I love what is sometimes called the “twilight time” as I drift off to sleep, and frequently have little vignettes play out before my (closed) eyes. I have heard seemingly original strains of music that I wish I could write down and remember later. Rather than thinking of it as a medical condition to be “treated”, I often wish they would last longer.

Do you experience any sort of hallucinations upon waking or falling asleep? Or do you have any elaborate daydreams?

 

Ben’s Rampage

I was sad to read in the Rock County Star Herald, a weekly paper from my home town to which I subscribe, that the Hills Crescent newspaper is ceasing publication. Hills is a small town southwest of Luverne, and the Star Herald, which owns the Crescent, decided to close it down. They promise that Hills and Beaver Creek news and issues will be covered in the Star Herald.

The Crescent was in publication for 126 years. It was started in 1893 and had 200 subscribers when it started. The first press they used was a Rampage brand press that had been previously owned by Ben Franklin! It was the oldest press machine in the US at the time. I think that is so cool! It only printed one page at a time. I have no idea where it got its name. It doesn’t sound like it rampaged at that pace.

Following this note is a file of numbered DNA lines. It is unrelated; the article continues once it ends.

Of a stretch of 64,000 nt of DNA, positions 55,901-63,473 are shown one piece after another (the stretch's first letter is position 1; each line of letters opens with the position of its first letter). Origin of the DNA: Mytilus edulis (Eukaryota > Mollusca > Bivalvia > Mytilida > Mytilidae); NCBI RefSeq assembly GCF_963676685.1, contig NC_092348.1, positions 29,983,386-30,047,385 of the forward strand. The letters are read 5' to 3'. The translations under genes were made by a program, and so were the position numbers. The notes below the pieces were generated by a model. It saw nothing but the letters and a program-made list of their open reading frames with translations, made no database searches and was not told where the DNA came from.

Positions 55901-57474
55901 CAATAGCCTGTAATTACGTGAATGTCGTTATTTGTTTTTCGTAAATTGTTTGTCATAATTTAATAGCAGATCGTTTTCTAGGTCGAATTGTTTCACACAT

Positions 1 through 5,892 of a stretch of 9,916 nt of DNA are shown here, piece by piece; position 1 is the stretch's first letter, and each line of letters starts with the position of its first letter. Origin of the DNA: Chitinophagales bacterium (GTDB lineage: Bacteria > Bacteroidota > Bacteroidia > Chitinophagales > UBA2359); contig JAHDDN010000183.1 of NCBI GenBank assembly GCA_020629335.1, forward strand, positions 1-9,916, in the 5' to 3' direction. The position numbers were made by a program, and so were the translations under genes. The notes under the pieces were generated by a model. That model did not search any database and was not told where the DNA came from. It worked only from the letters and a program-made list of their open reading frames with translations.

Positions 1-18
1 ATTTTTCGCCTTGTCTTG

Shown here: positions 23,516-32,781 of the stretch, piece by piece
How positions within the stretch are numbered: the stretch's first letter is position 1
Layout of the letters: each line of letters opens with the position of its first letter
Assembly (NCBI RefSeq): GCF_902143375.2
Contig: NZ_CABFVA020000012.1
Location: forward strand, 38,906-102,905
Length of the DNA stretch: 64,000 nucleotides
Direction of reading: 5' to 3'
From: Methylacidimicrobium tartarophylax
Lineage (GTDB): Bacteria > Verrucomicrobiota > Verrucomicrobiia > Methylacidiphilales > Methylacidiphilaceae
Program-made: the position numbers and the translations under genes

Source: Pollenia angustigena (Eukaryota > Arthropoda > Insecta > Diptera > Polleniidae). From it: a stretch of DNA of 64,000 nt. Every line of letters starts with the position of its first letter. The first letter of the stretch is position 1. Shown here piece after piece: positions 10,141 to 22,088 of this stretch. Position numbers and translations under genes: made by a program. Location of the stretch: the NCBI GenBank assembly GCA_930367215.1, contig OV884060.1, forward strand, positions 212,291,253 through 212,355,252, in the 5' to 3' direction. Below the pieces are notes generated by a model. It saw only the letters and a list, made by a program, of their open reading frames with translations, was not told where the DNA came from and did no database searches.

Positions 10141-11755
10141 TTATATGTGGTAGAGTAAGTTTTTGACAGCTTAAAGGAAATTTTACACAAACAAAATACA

Our current town newspaper only publishes Tuesday through Saturday.  It is delivered by the Post Office, so we sometimes don’t get the paper until late in the afternoon. Were it not for the local court news and the comics, we probably wouldn’t subscribe. I envy people who live somewhere they can get a real paper every day.

What are your favorite and least favorite newspapers?

Questions and Answers

Because I have control issues, and because I am a better driver, and because Husband doesn’t like to drive our van, I do almost all the driving.  He says he doesn’t mind being a perpetual passenger.

Living out here means we have to drive long distances to get to places. There is something restful about driving miles and miles in a remote area. I can relax and clear my head. It also gives me and Husband time to have good conversations.  I am fortunate that Husband likes to do research, because when my mind is not focused on work or duties at home, I start wondering about things I see when we travel and ask Husband what the answers might be.   I should also add that when I pose questions, he won’t stop researching until he has an answer. I wonder about the music we listen to (What is the story behind Faure’s Pelleas and Melisande, and how many requiems did Faure write?”), or the terrain we are passing through, or any number of stray topics.